- Opacity – Opacity measures the quantity of light scattering that occurs as a result of the particles in a gas stream. Opacity is not an exact measurement of the concentration of particles; however, it is a good indicator of the amount of dust leaving the baghouse.
- Gas volumetric flow rate – Baghouses are created to accommodate a range of gas flows. An increase in gas flow rates causes an increase in operating pressure drop and air-to-cloth ratio. These increases put more mechanical strain on the baghouses, resulting in more frequent cleanings and high particle velocity, two factors that shorten bag life.
Pressure drop, filter drag, air-to-cloth ratio, and collection efficiency are essential factors in the design of a baghouse.
- Pressure drop (ΔP) is the resistance to air flow across the baghouse. A high pressure drop corresponds with a higher resistance to airflow. Pressure drop is calculated by determining the difference in total pressure at two points, typically the inlet and outlet.
- Filter drag is the resistance across the fabric-dust layer.
- The air-to-cloth ratio (ft/min or cm/s) is defined as the amount of gas entering the baghouse divided by the surface area of the filter cloth.
Fabric filter bags are oval or round tubes, typically 15–30 feet (4.6–9.1 m) long and 5 to 12 inches (130 to 300 mm) in diameter, made of woven or felted material. Depending on chemical and/or moisture content of the gas stream, its temperature, and other conditions, bags may be constructed out of cotton, nylon, polyester, fiberglass or other materials.
Nonwoven materials are either felted or membrane. Nonwoven materials are attached to a woven backing (scrim). Felted filters contain randomly placed fibers supported by a woven backing material (scrim). In a membrane filter, a thin, porous membrane is bound to the scrim. High energy cleaning techniques such as pulse jet require felted fabrics.
Woven filters have a definite repeated pattern. Low energy cleaning methods such as shaking or reverse air allow for woven filters. Various weaving patterns such as plain weave, twill weave, or sateen weave, increase or decrease the amount of space between individual fibers. The size of the space affects the strength and permeability of the fabric. A tighter weave corresponds with low permeability and, therefore, more efficient capture of fine particles.
Reverse air bags have anti-collapse rings sewn into them to prevent pancaking when cleaning energy is applied. Pulse jet filter bags are supported by a metal cage, which keeps the fabric taut. To lengthen the life of filter bags, a thin layer of PTFE (teflon) membrane may be adhered to the filtering side of the fabric, keeping dust particles from becoming embedded in the filter media fibers.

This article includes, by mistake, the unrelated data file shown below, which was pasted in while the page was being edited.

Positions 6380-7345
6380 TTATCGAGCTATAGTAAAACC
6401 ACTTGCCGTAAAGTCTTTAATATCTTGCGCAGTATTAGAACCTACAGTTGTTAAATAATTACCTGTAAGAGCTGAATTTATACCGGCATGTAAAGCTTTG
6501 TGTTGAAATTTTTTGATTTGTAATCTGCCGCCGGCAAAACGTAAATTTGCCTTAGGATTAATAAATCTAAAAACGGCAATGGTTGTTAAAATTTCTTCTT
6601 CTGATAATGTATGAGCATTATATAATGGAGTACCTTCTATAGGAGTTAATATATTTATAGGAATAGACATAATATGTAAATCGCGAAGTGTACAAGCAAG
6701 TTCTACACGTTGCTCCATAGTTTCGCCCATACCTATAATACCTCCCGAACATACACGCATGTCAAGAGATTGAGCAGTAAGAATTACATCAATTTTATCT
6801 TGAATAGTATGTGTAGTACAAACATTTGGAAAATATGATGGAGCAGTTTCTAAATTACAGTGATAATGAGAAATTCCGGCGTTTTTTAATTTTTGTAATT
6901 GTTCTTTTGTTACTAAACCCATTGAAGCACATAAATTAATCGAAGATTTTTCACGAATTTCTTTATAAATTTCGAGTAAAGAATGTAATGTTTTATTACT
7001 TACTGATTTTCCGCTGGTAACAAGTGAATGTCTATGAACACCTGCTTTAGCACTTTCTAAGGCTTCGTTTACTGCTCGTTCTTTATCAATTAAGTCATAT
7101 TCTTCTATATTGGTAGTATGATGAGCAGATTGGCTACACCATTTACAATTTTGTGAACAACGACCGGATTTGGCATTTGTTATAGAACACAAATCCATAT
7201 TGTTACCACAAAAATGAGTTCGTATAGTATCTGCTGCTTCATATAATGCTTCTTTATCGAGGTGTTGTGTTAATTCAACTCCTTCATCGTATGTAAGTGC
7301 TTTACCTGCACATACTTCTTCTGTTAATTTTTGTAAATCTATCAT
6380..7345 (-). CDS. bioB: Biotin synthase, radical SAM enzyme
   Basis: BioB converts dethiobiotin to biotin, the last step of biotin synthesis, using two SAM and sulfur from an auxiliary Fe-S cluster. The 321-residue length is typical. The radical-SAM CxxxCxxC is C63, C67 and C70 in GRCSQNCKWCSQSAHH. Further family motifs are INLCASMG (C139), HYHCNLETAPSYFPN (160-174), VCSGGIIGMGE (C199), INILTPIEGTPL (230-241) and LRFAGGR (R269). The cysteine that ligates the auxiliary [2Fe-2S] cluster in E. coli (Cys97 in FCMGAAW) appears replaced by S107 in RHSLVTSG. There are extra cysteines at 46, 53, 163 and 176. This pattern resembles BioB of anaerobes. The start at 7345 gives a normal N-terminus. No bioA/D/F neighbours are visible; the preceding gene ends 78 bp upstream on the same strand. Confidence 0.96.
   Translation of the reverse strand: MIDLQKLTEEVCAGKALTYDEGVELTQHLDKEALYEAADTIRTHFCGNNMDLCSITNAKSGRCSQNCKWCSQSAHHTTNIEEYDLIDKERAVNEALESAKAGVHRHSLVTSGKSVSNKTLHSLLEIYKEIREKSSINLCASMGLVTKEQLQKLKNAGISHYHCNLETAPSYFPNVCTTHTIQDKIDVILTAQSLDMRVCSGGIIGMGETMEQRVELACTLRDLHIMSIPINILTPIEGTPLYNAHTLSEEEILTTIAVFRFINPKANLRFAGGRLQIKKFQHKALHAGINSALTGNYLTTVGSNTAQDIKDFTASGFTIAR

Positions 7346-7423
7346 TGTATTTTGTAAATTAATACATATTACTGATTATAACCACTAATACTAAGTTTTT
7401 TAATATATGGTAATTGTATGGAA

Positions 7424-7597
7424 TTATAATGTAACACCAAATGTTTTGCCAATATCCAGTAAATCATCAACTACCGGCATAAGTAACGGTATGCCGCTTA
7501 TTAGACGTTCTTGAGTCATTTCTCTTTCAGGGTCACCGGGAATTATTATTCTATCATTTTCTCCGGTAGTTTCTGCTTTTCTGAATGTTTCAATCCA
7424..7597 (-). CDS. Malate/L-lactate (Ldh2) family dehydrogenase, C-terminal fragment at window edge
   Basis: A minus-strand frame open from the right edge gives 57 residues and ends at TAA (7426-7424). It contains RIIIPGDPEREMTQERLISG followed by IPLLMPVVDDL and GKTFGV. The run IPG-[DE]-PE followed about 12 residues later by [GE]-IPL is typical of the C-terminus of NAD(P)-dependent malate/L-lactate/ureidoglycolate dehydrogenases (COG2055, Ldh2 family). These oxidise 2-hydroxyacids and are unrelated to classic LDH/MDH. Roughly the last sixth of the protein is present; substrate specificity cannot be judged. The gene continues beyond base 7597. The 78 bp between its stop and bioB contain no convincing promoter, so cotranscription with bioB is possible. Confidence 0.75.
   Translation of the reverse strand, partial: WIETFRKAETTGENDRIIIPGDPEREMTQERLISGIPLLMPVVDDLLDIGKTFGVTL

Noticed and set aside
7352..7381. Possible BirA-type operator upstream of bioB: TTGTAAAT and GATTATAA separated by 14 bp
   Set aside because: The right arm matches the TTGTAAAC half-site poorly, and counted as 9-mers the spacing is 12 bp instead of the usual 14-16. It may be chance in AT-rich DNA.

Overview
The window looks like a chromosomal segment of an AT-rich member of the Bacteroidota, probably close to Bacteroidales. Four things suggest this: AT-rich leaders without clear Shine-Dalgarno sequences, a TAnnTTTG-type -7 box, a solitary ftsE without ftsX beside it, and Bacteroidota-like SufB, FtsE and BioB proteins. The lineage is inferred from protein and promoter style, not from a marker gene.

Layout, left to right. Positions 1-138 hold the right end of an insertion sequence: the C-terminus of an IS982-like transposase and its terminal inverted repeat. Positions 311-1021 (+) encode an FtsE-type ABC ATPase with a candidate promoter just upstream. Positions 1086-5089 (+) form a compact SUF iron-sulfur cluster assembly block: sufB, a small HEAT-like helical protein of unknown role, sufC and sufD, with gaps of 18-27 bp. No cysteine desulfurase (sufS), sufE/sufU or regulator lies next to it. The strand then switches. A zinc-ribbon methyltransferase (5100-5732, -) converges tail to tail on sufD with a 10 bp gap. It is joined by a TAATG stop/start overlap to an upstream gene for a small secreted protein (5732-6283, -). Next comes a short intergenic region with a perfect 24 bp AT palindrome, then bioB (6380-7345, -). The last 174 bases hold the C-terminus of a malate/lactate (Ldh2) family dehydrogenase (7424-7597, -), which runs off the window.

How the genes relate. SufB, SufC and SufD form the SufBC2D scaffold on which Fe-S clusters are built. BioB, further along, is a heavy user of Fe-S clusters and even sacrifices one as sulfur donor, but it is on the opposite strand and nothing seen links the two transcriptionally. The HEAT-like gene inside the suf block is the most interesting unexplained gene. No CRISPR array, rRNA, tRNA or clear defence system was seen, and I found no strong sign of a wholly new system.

Some baghouses use pleated cartridge filters, similar to what is found in home air filtration systems
- "Baghouse Dust Collector".
- "Baghouse filter installation manifold - US Patent 5636422 Description". Patentstorm.us. Archived from the original on 13 October 2012. Retrieved 6 August 2013.
- "What is a Baghouse". Baghouse.net. Archived from the original on 24 July 2013. Retrieved 6 August 2013.
- "Baghouse / Fabric Filters KnowledgeBase". Neundorfer.com. Retrieved 6 August 2013.
- Courtenay, John; Bryant, Michaek (July–August 2008). "Pleated cartridges provide increased baghouse capacity and improved filter performance" (PDF). Aluminium Times. Archived from the original (PDF) on 28 March 2012. Retrieved 6 August 2013.
- "Cartridge Collectors". Baghouse.com. Retrieved 6 August 2013.
- Beachler, David S.; Joseph, Jerry; Pompelia, Mick (1995). "Fabric Filter Operation Overview" (PDF). North Carolina State University. Archived from the original (PDF) on 9 November 2013. Retrieved 6 August 2013.
- Noyes, Robert (1991). Handbook of Pollution Control Processes. Noyes Publications. ISBN 9780815512905. Retrieved 6 August 2013.
- Beachler, David S.; Joseph, Jerry; Pompelia, Mick (1995). "Lesson 2: Fabric Filter Bag Cleaning" (PDF). North Carolina State University. Archived from the original (PDF) on 9 November 2013. Retrieved 6 August 2013.
- Beachler, David S.; Joseph, Jerry; Pompelia, Mick (1995). "Lesson 4:Fabric Filter Materials" (PDF). North Carolina State University. Retrieved 6 August 2013.[permanent dead link]
- "Filter Media Selection Chart". Air Pollution Control. Archived from the original on 9 August 2012. Retrieved 6 August 2013.
- "PTFE Membrane Baghouse Filters". Baghouse.com. Retrieved 6 August 2013.
- "Pleat+Plus Pleated Filter Bags". Midwesco Filter Resources, Inc. Midwesco Filter Resources, Inc. Archived from the original on 2 June 2013. Retrieved 6 August 2013.